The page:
FedEx plans hires
FedEx Corp., operator of the world’s largest cargo airline, plans to hire more temporary workers than last year during the peak holiday season amid increased customer demand.
FedEx hired about 20,000 seasonal workers in 2012 and expects to add more this year, said Parul Bajaj, a spokesman for the Memphis-based company. The company will also increase hours for its 300,000 existing employees.
FedEx beat profit estimates in its most recent quarter after cutting air capacity to Asia and moving lower priority packages to cheaper transportation methods, such as ocean shipping.
AOL, ESPN reach deal
AOL Inc., the owner of the Huffington Post and TechCrunch, signed a syndication agreement with Walt Disney Co.’s ESPN cable network in a bid for a bigger foothold in video advertising.
ESPN will grant AOL syndication rights and join the digital publisher’s online video-programming network that already includes the Wall Street Journal, Sports Illustrated and 1,700 other publishers.
AOL Chief Executive Officer Tim Armstrong is seeking to transform the company into a content publisher driven by advertising. Online video commands higher ad rates than traditional Web placements, and marketers are increasingly looking for more outlets to run promotions. Spending on digital-video ads is projected to increase 41 percent to $4.09 billion in the U.S. this year, according to EMarketer Inc.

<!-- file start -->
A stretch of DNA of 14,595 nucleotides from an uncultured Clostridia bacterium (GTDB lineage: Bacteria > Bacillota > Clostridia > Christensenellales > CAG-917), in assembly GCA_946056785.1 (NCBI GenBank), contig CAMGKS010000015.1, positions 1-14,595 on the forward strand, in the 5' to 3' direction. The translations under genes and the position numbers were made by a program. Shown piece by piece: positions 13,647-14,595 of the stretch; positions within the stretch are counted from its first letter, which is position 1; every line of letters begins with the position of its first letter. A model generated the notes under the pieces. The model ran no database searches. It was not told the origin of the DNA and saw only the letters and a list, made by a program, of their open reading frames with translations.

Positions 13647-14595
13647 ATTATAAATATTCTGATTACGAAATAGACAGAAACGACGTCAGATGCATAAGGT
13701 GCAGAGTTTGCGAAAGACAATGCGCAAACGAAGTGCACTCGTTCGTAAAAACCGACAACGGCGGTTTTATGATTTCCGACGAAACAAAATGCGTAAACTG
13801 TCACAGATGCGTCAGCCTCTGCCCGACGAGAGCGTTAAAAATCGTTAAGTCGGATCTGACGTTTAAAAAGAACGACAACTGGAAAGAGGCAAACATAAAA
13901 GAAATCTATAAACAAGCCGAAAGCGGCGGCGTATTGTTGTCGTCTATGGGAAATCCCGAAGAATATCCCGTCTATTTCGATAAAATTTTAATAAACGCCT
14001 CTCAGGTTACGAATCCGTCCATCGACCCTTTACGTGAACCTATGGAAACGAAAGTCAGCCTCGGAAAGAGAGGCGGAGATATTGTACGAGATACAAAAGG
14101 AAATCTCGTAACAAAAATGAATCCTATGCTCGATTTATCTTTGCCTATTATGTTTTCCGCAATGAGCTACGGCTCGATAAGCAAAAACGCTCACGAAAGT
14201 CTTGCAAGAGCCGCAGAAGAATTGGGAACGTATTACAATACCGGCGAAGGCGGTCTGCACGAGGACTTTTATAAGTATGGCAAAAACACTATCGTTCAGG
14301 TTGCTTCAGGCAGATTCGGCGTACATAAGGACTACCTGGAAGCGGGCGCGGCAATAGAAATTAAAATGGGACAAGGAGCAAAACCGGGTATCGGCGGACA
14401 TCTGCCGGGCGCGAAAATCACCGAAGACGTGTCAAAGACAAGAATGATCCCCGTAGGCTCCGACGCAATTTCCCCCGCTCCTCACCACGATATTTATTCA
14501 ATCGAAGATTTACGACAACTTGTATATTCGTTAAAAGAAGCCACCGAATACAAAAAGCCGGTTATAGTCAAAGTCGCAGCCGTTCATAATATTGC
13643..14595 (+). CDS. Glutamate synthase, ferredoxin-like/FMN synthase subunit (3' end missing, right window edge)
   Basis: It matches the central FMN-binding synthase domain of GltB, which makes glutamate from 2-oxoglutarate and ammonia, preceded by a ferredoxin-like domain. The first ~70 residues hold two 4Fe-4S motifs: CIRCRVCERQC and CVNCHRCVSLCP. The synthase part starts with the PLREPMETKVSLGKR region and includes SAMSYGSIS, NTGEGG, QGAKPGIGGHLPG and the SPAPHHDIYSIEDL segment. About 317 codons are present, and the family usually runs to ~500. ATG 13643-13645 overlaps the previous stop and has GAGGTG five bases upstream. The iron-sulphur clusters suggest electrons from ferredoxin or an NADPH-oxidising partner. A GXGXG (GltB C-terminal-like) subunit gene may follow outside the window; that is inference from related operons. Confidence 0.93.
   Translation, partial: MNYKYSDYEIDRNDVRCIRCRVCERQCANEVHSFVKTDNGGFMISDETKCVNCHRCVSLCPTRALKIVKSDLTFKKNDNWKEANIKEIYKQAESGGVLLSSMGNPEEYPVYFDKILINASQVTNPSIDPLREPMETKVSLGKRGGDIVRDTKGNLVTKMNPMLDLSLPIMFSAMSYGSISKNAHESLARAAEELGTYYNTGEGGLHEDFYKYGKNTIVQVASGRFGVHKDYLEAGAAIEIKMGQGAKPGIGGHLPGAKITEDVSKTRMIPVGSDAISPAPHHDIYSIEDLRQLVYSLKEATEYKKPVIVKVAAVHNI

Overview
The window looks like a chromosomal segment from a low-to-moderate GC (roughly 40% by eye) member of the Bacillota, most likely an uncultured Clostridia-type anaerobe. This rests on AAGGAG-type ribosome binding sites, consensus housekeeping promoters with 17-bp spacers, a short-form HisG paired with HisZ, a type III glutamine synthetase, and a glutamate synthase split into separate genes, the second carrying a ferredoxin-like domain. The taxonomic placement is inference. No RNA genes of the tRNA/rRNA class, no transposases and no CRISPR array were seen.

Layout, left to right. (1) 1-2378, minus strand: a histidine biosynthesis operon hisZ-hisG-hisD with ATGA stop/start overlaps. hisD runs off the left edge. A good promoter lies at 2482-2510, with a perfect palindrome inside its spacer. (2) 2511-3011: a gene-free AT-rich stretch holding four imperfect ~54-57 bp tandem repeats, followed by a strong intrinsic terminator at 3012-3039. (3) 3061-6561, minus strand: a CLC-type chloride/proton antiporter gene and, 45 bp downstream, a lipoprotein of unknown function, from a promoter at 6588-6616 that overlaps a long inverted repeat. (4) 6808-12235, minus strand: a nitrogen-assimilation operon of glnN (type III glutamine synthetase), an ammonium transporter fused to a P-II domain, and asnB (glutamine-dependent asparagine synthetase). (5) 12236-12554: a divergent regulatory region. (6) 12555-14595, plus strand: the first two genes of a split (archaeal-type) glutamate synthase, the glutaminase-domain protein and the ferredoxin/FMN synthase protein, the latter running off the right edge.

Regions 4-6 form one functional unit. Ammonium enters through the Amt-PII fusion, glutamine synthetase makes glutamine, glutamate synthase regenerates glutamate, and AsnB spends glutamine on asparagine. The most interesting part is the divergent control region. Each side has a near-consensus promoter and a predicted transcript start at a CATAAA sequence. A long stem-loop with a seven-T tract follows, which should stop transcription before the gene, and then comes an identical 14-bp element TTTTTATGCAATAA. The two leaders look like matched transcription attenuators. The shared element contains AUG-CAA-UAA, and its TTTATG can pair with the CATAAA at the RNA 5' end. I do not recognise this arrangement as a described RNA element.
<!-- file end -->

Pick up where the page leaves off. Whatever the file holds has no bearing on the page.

“Advertisers tell us there isn’t enough quality inventory, and we’re working fast to deliver that,” said Ran Harnevo, the head of AOL’s video unit. What sets AOL apart from other digital-video networks is its “high-quality” content, he said.
As part of the agreement, ESPN can sell short commercials that run at the start of each video clip, with both AOL and ESPN sharing in the revenue. Publishers participating in AOL’s network can feature ESPN’s video content on their sites also receive a cut of any advertising buys. AOL’s ad business makes up more than two-thirds of sales, and its video network had 71.2 million viewers in August, second to Google Inc.’s 167 million, according to ComScore Inc. AOL’s video audience is less than half of Google’s, underscoring the need to boost available video content.
The company’s video strategy has become more important as it cuts back on other content initiatives. It recently faced setbacks with its hyper-local news service called Patch. The company eliminated about 500 positions and said in August it could shutter as many as 20 percent of its more than 900 Patch websites.
— Bloomberg News